Saturday, November 13, 2010

Not Your Money

The question is who should be saying this? It seems that Obama and the Democrats have been saying this over the last couple of years. It seems the harder the American people work the more the government takes. They act and sometimes even claim that they have a right to your pay check. They argue over how much is really theirs and how much they will allow you to have. How did we get ourselves into this?

The history of our federal income tax withholding system is instructive. The federal income tax was increased substantially during World War II as a temporary, emergency measure to fund the war effort. Between 1939 and 1944, the top rate was raised from 79 percent on income over $5 million to 94 percent on income over $200,000. The lowest rate was increased from 4 percent on incomes as low as $4,000 to 23 percent on incomes as low as $2,000. The latter measure served to accelerate the broadening of the income tax from one previously paid only by the rich to one paid by virtually everyone. The number of income tax returns filed grew from 7.6 million in 1939 to 47.1 million in 1944.

To make that income tax increase more palatable, Congress passed the Current Tax Payment Act of 1943. That act ended the practice of paying federal income tax liability in one annual lump sum and instituted the practice of withholding money from employees' paychecks throughout the year. The goal of reducing opposition to the tax increase, by reducing the visibility of the tax burden, was made clear in congressional debates. For example, the following exchange between Sen. Bennett Champ Clark (DMo.) and Randolph Paul of the Treasury Department took place in a 1942 congressional hearing on withholding.
Senator Clark: Psychology almost certainly ought to be considered in the tax year. Some British Chancellor of the Exchequer once said: "Taxation consists of getting the greatest amount of money with the least amount of squawks."
Mr. Paul: Do you think if we cut down the squawking under this method we could raise the individual tax rates?
Senator Clark: That is what I am trying to find out: How we can raise the greatest amount of money with the least amount of hardship on the taxpayer.

Our system of federal income tax withholding was instituted during a period of crisis, to help fund the war effort. Nevertheless, when the war ended, withholding did not. It is still with us today, and it has been adopted at the state level as well. By making the tax burden less visible, withholding has made it easier for our elected officials to expand the reaches of government well beyond what was once considered its proper role. After the adoption of income tax withholding, the federal income tax burden rose quickly from only 0.9 percent of gross domestic product in 1940 to 5.8 percent by 1950. Today(4/1998) it stands at 9.3 percent of GDP.(9.6% 4/2006) It seems unlikely that the tax burden would have expanded so dramatically if Americans had continued to pay their federal and state income tax bills in one lump sum every year.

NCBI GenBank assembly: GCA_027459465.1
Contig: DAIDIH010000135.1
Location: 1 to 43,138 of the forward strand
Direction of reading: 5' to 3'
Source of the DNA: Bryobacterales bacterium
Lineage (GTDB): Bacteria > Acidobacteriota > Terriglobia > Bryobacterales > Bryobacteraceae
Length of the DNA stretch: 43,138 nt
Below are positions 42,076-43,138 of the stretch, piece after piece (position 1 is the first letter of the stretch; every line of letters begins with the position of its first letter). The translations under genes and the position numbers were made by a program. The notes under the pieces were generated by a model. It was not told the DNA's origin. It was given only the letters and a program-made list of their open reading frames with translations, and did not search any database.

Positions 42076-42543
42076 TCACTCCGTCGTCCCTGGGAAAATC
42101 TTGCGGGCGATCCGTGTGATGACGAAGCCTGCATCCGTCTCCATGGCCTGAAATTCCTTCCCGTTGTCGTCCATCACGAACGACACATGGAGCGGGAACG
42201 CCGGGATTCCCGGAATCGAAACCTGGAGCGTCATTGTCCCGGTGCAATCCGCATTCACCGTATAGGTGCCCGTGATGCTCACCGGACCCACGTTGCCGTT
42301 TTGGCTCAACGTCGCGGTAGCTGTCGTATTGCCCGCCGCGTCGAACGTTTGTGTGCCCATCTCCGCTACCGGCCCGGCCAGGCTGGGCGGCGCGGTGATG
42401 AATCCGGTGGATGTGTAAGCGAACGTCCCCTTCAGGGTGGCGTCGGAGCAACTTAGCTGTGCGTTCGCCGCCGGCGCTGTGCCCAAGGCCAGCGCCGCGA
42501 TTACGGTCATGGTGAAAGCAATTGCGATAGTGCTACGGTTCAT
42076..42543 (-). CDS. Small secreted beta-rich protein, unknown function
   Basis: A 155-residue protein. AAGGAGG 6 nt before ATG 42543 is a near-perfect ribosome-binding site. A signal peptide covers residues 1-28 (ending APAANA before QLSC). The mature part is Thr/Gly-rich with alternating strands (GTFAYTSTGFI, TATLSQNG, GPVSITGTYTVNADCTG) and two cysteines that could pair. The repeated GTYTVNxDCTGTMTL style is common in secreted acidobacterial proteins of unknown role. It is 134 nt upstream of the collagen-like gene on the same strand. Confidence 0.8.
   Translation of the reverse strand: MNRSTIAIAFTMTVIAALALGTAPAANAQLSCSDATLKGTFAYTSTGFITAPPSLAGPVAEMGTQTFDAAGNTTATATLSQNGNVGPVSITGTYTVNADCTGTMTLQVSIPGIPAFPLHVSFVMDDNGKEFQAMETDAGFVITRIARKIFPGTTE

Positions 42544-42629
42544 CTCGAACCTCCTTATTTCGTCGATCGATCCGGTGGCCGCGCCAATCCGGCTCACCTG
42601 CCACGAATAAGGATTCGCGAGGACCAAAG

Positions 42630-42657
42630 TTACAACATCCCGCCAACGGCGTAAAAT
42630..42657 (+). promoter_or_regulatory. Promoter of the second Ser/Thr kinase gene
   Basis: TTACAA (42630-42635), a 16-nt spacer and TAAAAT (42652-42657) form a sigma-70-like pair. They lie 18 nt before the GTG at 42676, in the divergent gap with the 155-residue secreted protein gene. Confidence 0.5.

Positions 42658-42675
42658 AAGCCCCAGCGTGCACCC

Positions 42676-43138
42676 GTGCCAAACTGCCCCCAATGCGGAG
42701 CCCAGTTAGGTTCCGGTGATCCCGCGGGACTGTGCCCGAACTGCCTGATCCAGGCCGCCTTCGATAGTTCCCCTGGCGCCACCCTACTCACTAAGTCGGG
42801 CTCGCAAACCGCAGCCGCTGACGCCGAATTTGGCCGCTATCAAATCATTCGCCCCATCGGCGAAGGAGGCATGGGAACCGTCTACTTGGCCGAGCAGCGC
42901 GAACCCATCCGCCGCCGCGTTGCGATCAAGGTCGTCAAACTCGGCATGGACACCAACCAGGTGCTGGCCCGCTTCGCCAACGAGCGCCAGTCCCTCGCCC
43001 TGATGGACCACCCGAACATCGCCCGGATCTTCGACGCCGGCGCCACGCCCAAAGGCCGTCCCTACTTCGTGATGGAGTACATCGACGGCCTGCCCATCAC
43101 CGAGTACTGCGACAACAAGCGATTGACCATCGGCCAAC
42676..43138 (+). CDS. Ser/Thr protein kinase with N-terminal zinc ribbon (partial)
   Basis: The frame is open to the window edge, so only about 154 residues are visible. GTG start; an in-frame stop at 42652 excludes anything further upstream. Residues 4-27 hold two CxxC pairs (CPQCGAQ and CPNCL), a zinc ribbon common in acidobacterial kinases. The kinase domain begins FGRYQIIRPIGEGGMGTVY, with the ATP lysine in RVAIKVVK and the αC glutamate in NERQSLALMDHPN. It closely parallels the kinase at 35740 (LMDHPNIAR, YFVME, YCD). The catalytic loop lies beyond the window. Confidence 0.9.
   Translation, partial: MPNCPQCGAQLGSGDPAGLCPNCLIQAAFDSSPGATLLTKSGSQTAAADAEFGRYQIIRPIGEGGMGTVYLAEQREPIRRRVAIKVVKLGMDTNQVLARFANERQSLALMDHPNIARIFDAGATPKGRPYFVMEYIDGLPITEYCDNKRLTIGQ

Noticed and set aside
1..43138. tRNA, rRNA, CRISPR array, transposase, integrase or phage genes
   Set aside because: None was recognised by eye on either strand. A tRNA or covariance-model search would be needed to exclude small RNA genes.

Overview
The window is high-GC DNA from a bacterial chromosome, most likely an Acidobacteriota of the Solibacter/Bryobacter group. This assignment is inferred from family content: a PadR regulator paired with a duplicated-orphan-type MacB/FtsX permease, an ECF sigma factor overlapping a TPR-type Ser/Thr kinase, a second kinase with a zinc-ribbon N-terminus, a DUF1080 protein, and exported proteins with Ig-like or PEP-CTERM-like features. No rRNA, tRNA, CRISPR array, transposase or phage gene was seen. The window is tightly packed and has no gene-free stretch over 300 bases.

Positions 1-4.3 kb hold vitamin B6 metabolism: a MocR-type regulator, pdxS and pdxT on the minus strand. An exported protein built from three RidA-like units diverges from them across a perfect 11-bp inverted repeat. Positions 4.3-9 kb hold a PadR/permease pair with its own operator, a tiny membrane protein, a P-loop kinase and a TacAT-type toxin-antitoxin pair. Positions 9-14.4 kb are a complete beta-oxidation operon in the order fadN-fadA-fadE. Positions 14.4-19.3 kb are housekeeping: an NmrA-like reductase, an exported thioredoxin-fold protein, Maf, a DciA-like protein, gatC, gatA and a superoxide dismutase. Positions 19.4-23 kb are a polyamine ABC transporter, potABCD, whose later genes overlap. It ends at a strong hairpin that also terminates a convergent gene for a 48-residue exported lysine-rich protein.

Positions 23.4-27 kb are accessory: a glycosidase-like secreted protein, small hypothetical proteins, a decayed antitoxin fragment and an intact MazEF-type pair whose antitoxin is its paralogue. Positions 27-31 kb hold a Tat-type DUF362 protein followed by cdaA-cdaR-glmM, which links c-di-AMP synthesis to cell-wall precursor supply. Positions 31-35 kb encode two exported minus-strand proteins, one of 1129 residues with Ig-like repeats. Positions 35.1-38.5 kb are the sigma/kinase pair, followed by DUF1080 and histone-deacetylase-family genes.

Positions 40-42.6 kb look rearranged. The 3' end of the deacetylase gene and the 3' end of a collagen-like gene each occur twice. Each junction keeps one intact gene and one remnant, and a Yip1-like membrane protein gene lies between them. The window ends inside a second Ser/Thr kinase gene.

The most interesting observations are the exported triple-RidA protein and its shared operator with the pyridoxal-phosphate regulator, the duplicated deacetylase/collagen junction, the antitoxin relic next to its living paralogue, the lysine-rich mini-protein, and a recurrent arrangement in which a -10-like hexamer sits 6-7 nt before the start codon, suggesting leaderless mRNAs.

Yet, with all this review of taxation, few people actually sit down and look at the complete tax burden after payroll based taxes. The government has further drawn down your income with hidden taxes and fees. These taxes include; property, fuel, tobacco, alcohol, utility, consumption of goods and services, hospitality, the list continues.... We see new regulations and rules that further reduce income through compliance. Having to report or process paperwork can use up time and energy that can translate to dollars lost.

What is the real cost of government? With all its power to tax and take in so many ways, how are we going to put the glutenous government on a diet? Ultimately, saving our nation will depend on getting our governments spending at or under its income. The Obama solution is to take more money from you to fill the gap. The new House members are vocalizing the key point "We The People" have been trying to make, "Spend Less!"


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Blogger Joe said...

I have long favored a flat tax and no payroll deduction.

That would put a lot of IRS agents out of a job, though.

8:02 PM, November 22, 2010  

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